The stretch of highway from the Nashville airport to Manchester, Tennessee — which, if you’ve ever, even once, even accidentally, heard a Phish song, you might recognize as the home of the Bonnaroo Music & Arts Festival — is, for the most part, as standard as they come. There are a couple of deviations: for one, instead of just your regular McDonald’s and Burger Kings, roadside Krystals and Chick-fil-As beckon as well. Oh, also: Say you think, at first, you’re listening to a radio station that’s soberly analyzing Middle Eastern geopolitics. What you’re actually hearing, it turns out, is a conversation about whether or not recent clashes in Damascus mean the biblically prophesied end of days are nigh. And they will break out the appropriate Book of Revelation verses to compare and contrast. Welcome to the South!
Before I actually arrive at the campgrounds, I get a phone call from a Bonnaroo rep: Would I like to check out rehearsals for a Superjam? If the term sounds familiar, it might be thanks to one of last year’s iterations, when Questlove lured beautiful recluse D’Angelo onto the Bonnaroo stage for an instantly legendary set of Hendrix and Zeppelin cuts. This year, Bonnaroo has put together its first hip-hop Superjam. On hand will be: RZA, Solange, DJ Jazzy Jeff, Schoolboy Q, Pharrell’s partner in crime Chad Hugo, and, serving as the spine of the operation, the long-serving funk band Lettuce. Of course, I answer "yes" immediately, turn the car back toward Nashville, and find — tucked between Civil War–era Fort Negley and the local Dianetics Center (“How does Scientology work? Come in and find out!”) — SIR Studios.
South by Southwest will always be the place where it all began.
My first trip to Austin for the festival, last year, was my first big assignment. The objective: go, do things, write about them. That's all. While that was important, it also was the first real example of my Internet world coming to life. Mysterious, funny Twitter handles suddenly drinking beers, wearing tank tops, and ferociously taking notes together on their phones. Finally.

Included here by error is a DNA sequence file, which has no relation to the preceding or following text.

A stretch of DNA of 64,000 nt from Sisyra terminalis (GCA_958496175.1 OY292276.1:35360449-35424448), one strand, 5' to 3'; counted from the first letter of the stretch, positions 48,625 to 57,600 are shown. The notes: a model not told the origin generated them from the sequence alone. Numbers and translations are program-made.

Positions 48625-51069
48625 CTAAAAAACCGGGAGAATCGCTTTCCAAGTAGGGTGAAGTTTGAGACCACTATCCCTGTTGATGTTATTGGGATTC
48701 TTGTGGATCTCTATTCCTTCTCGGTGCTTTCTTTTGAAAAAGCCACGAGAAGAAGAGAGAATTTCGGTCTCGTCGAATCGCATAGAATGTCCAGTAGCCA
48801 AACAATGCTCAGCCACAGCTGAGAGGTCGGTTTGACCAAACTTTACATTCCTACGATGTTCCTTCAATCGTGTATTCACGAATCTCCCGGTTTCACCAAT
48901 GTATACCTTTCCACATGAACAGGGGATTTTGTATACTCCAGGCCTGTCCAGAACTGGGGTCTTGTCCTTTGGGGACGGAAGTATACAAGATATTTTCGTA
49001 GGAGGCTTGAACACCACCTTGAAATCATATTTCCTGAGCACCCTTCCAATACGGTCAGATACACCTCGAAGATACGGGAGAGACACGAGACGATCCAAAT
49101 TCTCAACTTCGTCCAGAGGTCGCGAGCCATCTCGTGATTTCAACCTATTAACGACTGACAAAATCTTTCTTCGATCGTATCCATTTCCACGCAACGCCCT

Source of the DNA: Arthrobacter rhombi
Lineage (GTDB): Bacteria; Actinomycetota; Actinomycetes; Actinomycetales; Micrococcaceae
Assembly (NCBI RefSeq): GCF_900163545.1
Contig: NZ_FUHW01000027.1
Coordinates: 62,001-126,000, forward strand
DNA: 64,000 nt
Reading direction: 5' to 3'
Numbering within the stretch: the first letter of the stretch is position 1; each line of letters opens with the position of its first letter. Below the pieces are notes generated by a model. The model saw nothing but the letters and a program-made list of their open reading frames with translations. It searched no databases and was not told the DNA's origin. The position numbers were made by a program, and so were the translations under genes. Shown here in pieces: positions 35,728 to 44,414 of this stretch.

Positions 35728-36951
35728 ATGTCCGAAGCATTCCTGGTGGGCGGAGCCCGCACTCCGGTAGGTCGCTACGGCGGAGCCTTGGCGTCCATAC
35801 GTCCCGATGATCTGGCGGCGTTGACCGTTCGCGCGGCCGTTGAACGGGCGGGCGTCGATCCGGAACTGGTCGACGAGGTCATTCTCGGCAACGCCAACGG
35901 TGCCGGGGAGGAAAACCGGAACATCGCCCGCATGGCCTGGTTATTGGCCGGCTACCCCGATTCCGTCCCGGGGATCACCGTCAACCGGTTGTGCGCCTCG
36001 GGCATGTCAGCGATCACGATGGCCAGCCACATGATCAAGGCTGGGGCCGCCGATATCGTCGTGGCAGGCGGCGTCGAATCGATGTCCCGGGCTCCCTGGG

After last year's 10-day bender came to an end, I knew that in addition to the new real-life colleagues whom I now refer to as "friends," I had also found my happy place. My adult summer camp. My extremely tiring vacation oasis. And, more than anything, I knew I was coming back the next year.
The lead-up to last year's SXSW was a very confusing time for me, because I didn't know what I was doing. About a week before the festival, fellow Grantland staffer Amos Barshad graciously sent me a giant spreadsheet that was making the rounds of every single thing that needed to be RSVP'd to, along with the amount of free food and drinks that would be supplied and which musicians would be in attendance. I was eternally grateful, because up until that point, I hadn't ventured beyond SXSW.com.
This year, I made the spreadsheet. I was ready, and even though the time between SXSW 2012 and 2013 had seemingly taken six years off my life, I was convinced I could do the full 10 days again, but even better. And if the high right ankle sprain, hoarse voice, wristband tan, scruffy face, and occasional dizzy spells are any indicator, I'd say that my goal was achieved.
Grantland's DIVAWATCHologist Jay Kang writes, "There's a level of Divadom where the public stops seeking out contrarian profiles or "shocking" revelations about your character. As long as you don't say something horrifically bigoted, everyone will still line up to buy your albums. (Only R. Kelly Status is higher.)" Good news: This new Bond theme from Adele contains not one bit of racism.
Why am I writing about the BET Awards? Because I love Televised Entertainment by Blacks (TEB), that's why. Also, they were awesome last night. Perfect, no. (The censor was drunk, I'm sure of it.) A few embarrassing moments, yes. (Someone needs to spank this kid. Oh, Beyoncé, you're on it? Cool.) But overall, awesome. Still super-proud to be black, 25 years and counting.
By my count, there were four main highlights. Let's talk about them right now.
Rembert Browne: The rise of the celebrity DJ is a thing that exists in this world, and if I can be frank, it’s one of the larger scams that exists in an already scam-filled entertainment industry. In spaces across the country (and the world), celebrities are paid big bucks to stand onstage and “DJ,” whatever that even means anymore. As for the rest of us, we’ve been trained to assume, just because they were on a sitcom a decade ago, that they know how to rock a party. Do these feelings stem from a dark but shallow, hater-esque place? Of course, mainly because my dream job is to get paid to inflict my musical tastes on others. But that’s not it. There’s also the fact that the power of celebrity is so strong, we excitedly assume they can do things beyond the scope of their profession simply because they are famous.